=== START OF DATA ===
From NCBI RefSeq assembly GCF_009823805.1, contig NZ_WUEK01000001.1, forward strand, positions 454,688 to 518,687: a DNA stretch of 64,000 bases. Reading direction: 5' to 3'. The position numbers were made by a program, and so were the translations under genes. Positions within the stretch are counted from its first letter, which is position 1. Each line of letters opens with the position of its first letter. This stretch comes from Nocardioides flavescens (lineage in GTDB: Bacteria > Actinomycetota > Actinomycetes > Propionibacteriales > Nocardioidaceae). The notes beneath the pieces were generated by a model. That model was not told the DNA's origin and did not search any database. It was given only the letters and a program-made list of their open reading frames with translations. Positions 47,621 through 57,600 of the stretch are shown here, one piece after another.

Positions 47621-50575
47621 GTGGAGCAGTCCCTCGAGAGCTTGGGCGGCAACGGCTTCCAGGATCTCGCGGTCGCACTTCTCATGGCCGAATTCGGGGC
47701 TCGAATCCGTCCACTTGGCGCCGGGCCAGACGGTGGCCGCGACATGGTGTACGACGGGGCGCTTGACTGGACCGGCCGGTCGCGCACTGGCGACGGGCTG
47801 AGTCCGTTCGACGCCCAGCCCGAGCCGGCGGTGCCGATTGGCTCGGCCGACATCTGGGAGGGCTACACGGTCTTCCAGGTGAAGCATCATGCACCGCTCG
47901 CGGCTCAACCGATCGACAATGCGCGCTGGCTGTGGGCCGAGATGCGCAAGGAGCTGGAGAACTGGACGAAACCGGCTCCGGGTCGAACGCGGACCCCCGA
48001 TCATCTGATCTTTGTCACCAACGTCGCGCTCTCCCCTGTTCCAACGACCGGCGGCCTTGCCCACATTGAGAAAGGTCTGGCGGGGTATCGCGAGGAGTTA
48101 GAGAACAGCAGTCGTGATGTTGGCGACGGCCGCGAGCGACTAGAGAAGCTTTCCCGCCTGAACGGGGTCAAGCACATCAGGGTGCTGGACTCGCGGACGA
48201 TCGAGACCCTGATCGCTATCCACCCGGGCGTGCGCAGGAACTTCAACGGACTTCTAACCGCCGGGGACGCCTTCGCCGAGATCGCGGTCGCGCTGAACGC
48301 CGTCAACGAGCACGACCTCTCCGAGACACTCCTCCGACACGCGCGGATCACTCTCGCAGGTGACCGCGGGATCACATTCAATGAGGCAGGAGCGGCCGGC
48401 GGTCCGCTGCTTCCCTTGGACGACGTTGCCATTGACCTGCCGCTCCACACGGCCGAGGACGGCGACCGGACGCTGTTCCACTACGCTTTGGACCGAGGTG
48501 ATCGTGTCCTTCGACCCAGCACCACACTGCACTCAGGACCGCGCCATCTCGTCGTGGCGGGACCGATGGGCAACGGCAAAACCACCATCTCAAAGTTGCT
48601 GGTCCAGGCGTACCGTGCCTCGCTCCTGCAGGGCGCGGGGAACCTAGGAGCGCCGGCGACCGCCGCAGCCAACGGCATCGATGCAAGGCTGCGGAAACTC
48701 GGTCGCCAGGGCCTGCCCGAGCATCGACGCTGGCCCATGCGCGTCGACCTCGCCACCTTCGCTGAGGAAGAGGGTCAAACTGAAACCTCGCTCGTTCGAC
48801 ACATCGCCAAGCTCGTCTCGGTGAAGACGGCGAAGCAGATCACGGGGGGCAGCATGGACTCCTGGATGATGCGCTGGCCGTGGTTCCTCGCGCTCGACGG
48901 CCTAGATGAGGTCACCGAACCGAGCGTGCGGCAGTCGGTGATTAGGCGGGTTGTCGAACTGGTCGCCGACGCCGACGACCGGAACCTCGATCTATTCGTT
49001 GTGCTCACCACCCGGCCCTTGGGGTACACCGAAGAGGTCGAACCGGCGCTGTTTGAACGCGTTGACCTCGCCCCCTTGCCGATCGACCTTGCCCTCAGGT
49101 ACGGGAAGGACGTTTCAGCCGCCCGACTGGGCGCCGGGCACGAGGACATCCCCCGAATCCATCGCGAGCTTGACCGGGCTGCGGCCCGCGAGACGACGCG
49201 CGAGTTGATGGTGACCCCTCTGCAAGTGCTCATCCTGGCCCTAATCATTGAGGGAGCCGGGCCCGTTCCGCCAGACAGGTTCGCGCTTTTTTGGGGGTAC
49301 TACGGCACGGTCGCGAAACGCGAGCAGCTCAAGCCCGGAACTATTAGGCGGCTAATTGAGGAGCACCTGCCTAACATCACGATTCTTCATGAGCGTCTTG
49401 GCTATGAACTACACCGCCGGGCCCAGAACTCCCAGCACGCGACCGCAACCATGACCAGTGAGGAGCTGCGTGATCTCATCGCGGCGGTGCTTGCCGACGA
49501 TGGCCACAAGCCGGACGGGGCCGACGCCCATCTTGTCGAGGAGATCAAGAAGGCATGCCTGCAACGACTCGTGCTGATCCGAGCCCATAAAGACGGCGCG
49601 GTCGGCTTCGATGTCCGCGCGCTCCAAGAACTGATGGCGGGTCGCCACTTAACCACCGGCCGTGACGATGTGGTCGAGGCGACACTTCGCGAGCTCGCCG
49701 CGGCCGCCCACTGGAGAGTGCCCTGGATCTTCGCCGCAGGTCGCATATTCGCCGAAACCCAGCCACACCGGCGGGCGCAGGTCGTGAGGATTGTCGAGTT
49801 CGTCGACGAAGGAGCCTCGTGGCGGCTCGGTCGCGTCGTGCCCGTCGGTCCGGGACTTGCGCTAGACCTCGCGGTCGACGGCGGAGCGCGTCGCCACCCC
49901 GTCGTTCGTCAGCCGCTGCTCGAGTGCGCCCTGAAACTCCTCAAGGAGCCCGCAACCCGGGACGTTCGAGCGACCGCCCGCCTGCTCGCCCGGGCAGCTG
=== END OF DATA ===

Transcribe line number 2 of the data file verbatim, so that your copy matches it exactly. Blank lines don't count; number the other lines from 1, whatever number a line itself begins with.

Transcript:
Positions 47621-50575